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Refrigerators are generally dry environments. That's why certain foods—especially leafy greens and other delicate produce—tend to dry out and wilt over time, especially if they're not stored in a crisper drawer.

But there are a number of factors that make it difficult to determine the average humidity level in a refrigerator, including:

  • Fridge contents: Certain foods will affect the humidity levels in your fridge. An open container of still-warm soup, for example, will release its moisture content as vapor, raising the level of humidity.

  • Door opening: If you recently had the fridge door open, the humidity level will be higher than usual. This is because warm, moist air has made its way into the main fridge compartment. Most fridge models are designed to capture this moisture as condensation and funnel it out of the fridge interior.

  • Relative humidity: Humidity is actually a measurement of how much moisture is in the atmosphere compared to how much moisture there could possibly be at that temperature. For example, 50% humidity at 35° F is actually a lot less moisture than 50% humidity at 70° F because warm air has the potential to hold much more moisture. The humidity levels in your fridge are always proportionate to the interior temperature, which fluctuates several degrees over the course of a day.

The most important thing to know is where to store particular food types—and what to do if you suspect you have relatively high humidity in your refrigerator.


Many fridges come with crisper drawers with vents you can open (to lower humidity) and close (to raise humidity). Use the high-humidity setting for leafy-green vegetables—anything you usually see kept under water spritzers at the supermarket—and use the low setting for fruits or anything that might rot.

High humidity:

  • Asparagus
  • Broccoli
  • Cauliflower
  • Cucumbers
  • Green onions

Low humidity:

  • Apples
  • Apricots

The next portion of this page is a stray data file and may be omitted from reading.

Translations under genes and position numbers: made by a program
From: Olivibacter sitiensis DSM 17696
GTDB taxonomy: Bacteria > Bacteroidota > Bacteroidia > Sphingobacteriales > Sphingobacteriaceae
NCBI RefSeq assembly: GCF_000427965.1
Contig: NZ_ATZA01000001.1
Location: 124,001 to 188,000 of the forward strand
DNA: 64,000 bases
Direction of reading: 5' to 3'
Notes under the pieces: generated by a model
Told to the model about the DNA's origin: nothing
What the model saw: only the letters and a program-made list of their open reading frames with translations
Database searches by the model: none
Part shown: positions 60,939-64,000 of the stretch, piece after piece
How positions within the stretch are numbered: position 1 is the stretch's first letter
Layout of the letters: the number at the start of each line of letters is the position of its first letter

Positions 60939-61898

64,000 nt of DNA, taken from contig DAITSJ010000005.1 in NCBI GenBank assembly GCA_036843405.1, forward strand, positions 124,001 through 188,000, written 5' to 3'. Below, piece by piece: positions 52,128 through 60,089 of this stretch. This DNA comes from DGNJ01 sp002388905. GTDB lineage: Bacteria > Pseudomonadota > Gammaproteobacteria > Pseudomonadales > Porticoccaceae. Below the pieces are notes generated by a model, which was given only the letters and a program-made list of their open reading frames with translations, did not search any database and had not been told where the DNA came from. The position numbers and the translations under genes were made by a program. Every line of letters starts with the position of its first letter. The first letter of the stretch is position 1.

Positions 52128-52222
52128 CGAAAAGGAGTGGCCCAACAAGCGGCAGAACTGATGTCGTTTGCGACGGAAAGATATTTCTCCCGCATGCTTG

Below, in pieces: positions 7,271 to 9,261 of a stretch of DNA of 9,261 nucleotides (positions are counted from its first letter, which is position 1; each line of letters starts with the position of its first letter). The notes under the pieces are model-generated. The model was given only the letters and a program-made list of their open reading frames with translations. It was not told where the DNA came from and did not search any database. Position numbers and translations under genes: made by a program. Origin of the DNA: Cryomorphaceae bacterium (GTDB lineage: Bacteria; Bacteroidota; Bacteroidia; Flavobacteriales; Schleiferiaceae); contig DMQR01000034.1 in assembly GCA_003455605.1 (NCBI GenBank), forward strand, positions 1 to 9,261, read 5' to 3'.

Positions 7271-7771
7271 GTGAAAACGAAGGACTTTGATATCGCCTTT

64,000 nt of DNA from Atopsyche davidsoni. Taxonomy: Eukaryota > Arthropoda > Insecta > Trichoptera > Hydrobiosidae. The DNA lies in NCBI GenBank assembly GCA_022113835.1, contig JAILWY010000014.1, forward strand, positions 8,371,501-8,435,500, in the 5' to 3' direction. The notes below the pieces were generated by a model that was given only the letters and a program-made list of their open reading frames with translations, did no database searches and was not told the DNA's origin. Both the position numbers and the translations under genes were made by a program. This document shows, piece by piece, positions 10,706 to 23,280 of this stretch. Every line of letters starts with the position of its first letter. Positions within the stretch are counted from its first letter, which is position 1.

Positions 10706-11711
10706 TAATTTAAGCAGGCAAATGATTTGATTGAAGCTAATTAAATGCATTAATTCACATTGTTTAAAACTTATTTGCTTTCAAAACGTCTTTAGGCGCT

• Peaches
  • Melons
  • Kiwi


Wasted food is the main symptom of high humidity in your fridge, but it's not the only sign. You may also notice excess moisture and leaks. If so, here's what could be causing your refrigerator humidity:

  • Faulty door seal: If your fridge door doesn't form an airtight seal, warm air could be getting inside and causing excessive condensation.

  • Broken thermostat: Bacteria and mold thrive if the temperature fluctuates too much. If your thermostat isn't working properly, it could cause condensation to repeatedly freeze and thaw, spiking the humidity levels in your fridge.

  • Blocked vents: Ice build-ups can eventually cause internal components to become clogged, including vents and drains. Without proper air circulation, your fridge will work harder to stay cool, which means humidity problems could indicate a larger problem.


You may be able to stabilize the humidity levels in your refrigerator by simply adjusting the temperature settings and storage drawers. If the obvious fixes don't work, book an appointment with one of our local specialists and we'll likely get the job done in just one visit.*

*GE Appliances technicians carry an extensive parts inventory on their service trucks. In the event a part is not available on the service truck, a follow-up service call may be required.
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